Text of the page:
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Hypocalcemia

Hypocalcemia

Hypocalcemia occurs when a chickens blood-calcium levels are dangerously low. It is mainly a problem in hens, especially ex-battery hens and breeds known for having excessive egg production traits. This is because egg-laying requires calcium to form the eggshell, resulting in depletion of it from her own body.

Causes of Hypocalcemia


There are many causes of hypocalcemia in chickens, even for birds that receive adequate amounts of dietary calcium in their daily diet. Dietary calcium can be reduced in chickens receiving:
  • Diets with too much phosphorus, such that it off balances the Ca:P ratio which should be 2:1.
  • Foods high in oxalic acid (cassava, spinach, carrots, beet leaves, lettuce, sweet potatoes, turnips) which form insoluble calcium oxalates and decreases calcium availability.
  • Excess vitamin C
Several different vitamins and minerals interact with calcium, some act with calcium, and are required in order for the body to absorb it, and others act against it (antagonists).
calcium nutrient interactions


Calcium Food Sources


Ingredient% Ca% P
Limestone38-
Oyster shell38-
Calcium carbonate40-
Bone meal2613
Monocalcium phosphate1725
Dicalcium phosphate2120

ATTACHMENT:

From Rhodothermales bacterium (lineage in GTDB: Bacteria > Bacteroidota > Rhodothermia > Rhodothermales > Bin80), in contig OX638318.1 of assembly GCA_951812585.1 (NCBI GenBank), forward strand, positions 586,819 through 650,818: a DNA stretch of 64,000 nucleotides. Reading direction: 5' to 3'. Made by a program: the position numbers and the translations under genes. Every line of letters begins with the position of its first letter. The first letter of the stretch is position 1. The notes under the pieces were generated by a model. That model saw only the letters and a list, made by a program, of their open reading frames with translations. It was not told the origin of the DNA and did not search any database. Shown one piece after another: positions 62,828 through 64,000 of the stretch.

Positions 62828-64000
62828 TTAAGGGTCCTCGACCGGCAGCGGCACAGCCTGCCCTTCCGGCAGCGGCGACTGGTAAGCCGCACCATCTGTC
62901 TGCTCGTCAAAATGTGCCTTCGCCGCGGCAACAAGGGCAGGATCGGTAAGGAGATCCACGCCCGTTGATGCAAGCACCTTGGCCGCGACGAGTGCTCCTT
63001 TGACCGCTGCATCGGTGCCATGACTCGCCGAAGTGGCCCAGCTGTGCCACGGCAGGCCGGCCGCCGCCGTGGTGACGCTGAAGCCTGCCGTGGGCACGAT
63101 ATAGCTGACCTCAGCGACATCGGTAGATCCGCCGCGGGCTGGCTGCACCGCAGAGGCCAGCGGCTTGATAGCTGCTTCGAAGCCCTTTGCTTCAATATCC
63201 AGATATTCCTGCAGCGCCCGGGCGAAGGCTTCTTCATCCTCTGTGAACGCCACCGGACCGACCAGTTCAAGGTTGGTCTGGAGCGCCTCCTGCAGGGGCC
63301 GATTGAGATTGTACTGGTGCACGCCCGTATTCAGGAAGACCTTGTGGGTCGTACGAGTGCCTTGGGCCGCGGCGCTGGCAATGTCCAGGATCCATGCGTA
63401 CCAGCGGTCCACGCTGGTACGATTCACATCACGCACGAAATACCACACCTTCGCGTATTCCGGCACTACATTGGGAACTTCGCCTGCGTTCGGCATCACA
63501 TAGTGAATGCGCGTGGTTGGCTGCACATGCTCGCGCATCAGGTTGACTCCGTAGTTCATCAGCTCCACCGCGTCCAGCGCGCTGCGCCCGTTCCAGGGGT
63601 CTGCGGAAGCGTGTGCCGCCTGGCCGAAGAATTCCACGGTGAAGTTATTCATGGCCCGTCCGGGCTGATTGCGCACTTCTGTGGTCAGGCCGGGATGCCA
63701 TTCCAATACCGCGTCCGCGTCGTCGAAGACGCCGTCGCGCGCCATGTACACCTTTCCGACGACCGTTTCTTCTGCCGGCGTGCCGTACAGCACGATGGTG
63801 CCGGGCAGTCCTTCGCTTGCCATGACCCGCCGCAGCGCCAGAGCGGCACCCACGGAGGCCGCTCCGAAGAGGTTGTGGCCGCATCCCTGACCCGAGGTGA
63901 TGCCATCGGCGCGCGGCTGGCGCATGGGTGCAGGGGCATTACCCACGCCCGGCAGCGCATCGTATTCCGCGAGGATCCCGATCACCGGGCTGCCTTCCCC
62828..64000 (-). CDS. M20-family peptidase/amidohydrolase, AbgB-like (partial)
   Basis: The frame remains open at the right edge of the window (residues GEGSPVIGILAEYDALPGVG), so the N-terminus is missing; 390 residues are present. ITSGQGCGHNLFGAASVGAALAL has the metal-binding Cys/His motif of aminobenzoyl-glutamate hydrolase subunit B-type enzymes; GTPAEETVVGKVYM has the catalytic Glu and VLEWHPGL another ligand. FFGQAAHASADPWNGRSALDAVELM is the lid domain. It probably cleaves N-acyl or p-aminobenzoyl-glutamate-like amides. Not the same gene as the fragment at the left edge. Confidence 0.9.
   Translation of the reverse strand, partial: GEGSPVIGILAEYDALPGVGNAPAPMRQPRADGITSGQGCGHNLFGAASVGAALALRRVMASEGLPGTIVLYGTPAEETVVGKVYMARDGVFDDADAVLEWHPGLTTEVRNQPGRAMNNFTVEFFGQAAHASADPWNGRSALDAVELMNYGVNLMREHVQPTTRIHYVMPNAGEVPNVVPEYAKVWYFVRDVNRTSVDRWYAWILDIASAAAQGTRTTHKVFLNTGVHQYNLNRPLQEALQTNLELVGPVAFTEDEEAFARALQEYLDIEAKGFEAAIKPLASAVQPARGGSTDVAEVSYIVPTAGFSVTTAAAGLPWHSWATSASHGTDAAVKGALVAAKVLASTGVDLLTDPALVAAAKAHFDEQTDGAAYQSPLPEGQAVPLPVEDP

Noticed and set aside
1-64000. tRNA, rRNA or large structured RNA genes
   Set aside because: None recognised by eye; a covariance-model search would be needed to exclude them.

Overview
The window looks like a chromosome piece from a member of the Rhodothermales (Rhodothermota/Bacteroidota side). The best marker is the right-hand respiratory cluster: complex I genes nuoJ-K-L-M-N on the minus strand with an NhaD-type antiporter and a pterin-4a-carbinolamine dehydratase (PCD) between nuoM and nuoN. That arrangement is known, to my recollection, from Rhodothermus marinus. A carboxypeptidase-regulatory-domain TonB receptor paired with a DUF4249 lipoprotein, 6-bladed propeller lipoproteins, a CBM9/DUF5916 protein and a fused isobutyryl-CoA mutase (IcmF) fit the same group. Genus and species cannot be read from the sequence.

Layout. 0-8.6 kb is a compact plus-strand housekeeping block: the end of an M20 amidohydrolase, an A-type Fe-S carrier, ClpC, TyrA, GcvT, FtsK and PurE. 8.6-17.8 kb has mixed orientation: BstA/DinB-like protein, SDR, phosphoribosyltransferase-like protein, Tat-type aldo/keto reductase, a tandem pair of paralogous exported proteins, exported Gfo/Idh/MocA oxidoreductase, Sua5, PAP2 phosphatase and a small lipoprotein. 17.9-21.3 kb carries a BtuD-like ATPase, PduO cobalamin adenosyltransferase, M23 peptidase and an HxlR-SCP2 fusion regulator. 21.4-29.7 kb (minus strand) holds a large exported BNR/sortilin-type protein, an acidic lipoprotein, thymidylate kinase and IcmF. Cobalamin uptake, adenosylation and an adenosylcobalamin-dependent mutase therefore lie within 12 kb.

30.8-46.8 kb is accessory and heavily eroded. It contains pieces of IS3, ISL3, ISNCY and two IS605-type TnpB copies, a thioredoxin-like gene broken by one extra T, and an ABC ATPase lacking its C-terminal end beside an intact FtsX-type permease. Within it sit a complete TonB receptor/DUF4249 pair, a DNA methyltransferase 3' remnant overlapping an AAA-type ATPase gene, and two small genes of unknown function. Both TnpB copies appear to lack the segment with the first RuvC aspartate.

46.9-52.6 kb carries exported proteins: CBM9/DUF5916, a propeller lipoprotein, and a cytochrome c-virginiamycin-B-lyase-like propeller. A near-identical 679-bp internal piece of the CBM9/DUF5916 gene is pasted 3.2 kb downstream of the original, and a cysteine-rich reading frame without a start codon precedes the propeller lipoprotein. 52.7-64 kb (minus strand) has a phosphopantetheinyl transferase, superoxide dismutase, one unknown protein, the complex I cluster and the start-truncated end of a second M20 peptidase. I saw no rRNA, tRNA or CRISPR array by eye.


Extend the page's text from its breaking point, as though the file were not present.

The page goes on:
Tricalcium phosphate2319
Defluorinated rock phosphate3419
Curaco phosphate3516
Phosphoric acid (75%)-25


Calcium Nutritional Requirements for Chickens


Requirements for calcium in chickens at various life stages are:

Feed TypeBird AgeCaPVitamin D3
Chick StarterHatch to 6 weeks0.90%0.40%200 ICU
Grower6 to 20 weeks0.80%0.30%250 ICU
Layer20 weeks and older4%0.31%375 IU
Breeder20 weeks and older3.25%0.35%300 IU
In order for chickens to be able to absorb calcium, they require adequate amounts of phosphorus (P) and vitamin D3.

Clinical Signs

Decreased egg production
Small eggs
Thin-shelled eggs
Increased risk of bone fractures

Diagnosis

  • History
  • Clinical signs
  • Blood test
  • Diet analysis

Treatment

Calcium: Oral supplementation of calcium in the diet or providing free choice calcium-rich options such as crushed oyster shells or limestone.

Prevention

  • Feeding a balanced diet and providing additional calcium sources such as limestone or crushed oyster shells to laying hens.
  • Supplementing diet with psyllium may increase absorption of calcium

Scientific References

Risk Factors

  • Egg laying hens
  • Not receiving enough vitamin D and Phosphorus in diet
  • Diets heavy in grains (such as scratch), predisposes hens to inadequate calcium availability, and secondary reproductive disorders such as egg binding
  • Getting fed table scraps containing spinach or chard, which can potentially augment calcium availability issues in chicks and adult hens due to the presence of oxalates.